Order of Stitching, in a Nutshell
The leaves farther back in the cluster are darker, gradually getting lighter towards the front.
Always start with the lighter of the greens on the outside of the leaf.
Where there is an overlapping leaf, work some darker green next to the overlap. Make sure that the overlapping green leaf is always much lighter than the one behind it, so that the distinction between the two leaves is clear.
Four Leaf Clusters
Some of the clusters on the Secret Garden Hummingbirds have four leaves in them.
These four leaf clusters are located just above the hummingbirds, but I’m working with my frame upside-down, for two reasons: 1. it’s easier to reach, and 2. because the leaves are hanging upside-down. With the frame upside-down, the leaves are now right-side-up. This makes them a little easier to stitch.
With these four leaf clusters, you can decide for yourself how you want them to overlap.
I decided to overlap them as shown in the photo above. Leaf 1 is overlapped by 2 and 3, and leaf 2 is overlapped by leaf 4.
They’re stitched in the same manner as the five-leaf clusters: darkest in the back, overlapped by gradually lighter leaves.
The arrow above points to the second four-leaf cluster, which more or less mirrors the one on the right.
You can see that I’ve marked this one up quite a bit. Don’t hesitate to draw stitch direction lines inside your leaves. You can mark up the leaves however you need to (within reason), because the stitching is pretty dense with the long & short stitch and the markings will be covered.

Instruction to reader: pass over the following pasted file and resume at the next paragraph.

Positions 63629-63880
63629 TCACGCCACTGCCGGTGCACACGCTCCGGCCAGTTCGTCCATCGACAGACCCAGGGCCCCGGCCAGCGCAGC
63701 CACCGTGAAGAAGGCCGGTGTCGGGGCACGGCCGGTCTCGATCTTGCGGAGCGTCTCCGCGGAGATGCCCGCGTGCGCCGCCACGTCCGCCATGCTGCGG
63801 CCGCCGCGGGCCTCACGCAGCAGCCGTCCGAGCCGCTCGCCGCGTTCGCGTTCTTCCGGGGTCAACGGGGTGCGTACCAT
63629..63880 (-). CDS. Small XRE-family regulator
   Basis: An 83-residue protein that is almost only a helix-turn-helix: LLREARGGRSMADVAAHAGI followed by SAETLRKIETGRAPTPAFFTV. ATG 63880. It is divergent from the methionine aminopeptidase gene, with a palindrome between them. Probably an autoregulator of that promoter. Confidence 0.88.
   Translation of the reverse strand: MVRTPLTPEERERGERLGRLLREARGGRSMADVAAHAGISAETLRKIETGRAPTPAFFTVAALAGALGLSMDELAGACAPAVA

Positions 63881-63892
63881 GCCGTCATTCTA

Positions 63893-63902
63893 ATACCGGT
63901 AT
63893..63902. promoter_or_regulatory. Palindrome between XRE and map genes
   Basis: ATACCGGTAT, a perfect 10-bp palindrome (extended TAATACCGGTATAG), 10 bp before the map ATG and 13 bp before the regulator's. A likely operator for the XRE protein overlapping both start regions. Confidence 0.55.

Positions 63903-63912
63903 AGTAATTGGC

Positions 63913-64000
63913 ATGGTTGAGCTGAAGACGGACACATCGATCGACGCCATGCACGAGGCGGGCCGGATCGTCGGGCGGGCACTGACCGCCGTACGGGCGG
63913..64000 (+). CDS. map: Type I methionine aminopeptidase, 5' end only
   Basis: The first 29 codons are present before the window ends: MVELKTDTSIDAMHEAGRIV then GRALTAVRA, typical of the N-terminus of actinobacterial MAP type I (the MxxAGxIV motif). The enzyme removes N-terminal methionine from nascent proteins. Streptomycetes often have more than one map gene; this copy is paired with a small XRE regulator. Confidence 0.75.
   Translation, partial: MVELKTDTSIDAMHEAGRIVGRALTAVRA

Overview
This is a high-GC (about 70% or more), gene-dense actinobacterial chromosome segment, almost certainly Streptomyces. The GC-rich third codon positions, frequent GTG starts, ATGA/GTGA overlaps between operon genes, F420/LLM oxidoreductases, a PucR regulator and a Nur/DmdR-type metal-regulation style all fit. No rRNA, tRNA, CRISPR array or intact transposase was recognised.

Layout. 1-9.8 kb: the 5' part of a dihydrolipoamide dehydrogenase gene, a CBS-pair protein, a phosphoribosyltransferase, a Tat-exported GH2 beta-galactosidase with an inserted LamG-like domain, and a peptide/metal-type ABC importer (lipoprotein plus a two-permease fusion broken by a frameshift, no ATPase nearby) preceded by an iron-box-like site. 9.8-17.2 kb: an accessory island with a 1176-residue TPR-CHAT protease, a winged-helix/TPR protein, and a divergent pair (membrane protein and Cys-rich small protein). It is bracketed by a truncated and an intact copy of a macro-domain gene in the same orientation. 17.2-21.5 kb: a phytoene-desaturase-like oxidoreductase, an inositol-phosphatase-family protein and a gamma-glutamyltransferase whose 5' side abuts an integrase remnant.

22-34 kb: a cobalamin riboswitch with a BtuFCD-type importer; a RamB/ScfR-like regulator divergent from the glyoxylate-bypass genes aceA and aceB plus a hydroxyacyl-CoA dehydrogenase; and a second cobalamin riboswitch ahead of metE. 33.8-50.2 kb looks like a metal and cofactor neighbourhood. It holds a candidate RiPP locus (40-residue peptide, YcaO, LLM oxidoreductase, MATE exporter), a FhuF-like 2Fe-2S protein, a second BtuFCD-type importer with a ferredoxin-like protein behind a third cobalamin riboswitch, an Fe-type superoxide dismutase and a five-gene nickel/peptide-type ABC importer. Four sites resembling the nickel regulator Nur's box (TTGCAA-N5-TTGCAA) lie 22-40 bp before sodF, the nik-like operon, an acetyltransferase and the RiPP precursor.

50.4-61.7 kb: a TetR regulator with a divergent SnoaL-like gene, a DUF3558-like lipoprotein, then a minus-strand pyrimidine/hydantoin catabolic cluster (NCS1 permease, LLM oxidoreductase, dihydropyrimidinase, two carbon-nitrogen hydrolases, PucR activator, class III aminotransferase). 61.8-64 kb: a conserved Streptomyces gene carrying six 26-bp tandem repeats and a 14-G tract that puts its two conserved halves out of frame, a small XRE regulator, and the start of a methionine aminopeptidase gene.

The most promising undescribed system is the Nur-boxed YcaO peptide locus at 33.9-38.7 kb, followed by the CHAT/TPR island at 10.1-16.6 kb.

If I follow the stitching order of the previous four-leaf cluster, this would be the stitching order on the second four-leaf cluster (see the numbers in the photo above).
But I think on the mirrored version, to keep it from being too mirrored, I’m going to overlap the leaves a little differently.
If I change the stitch order to follow the numbers in the photo above, the leaf cluster will look like it’s fanning out a bit. Although the markings on the leaf obscure it a little, what you’d have is 2 overlapping 1, 3 overlapping 2, and 4 overlapping 3.
I’ll try it this way, and then we can compare the two clusters.
Why not try it, right? What’s the worst that could happen?
(…she said, right before she started picking the mess out…)
Here’s the last whole-project photo I took. It’s upside down. I’ve gotten a little farther along since I took this. But it gives you an idea of the greens filling in.
I still have some outlines to fix that were worked earlier in the darker greens.
So, that’s where I am on this version of the Secret Garden Project. More soon!
Any questions, comments, suggestions? Have your say below!
If you’d like to follow along with the Secret Garden Hummingbirds project, which features a design from “Secret Garden: an Inky Treasure Hunt & Coloring Book” by Johanna Basford, you can find all the articles relating to this project arranged in chronological order in the Secret Garden Project Index. Among the articles, you’ll find plenty of tips and techniques that will help you with your own embroidery projects.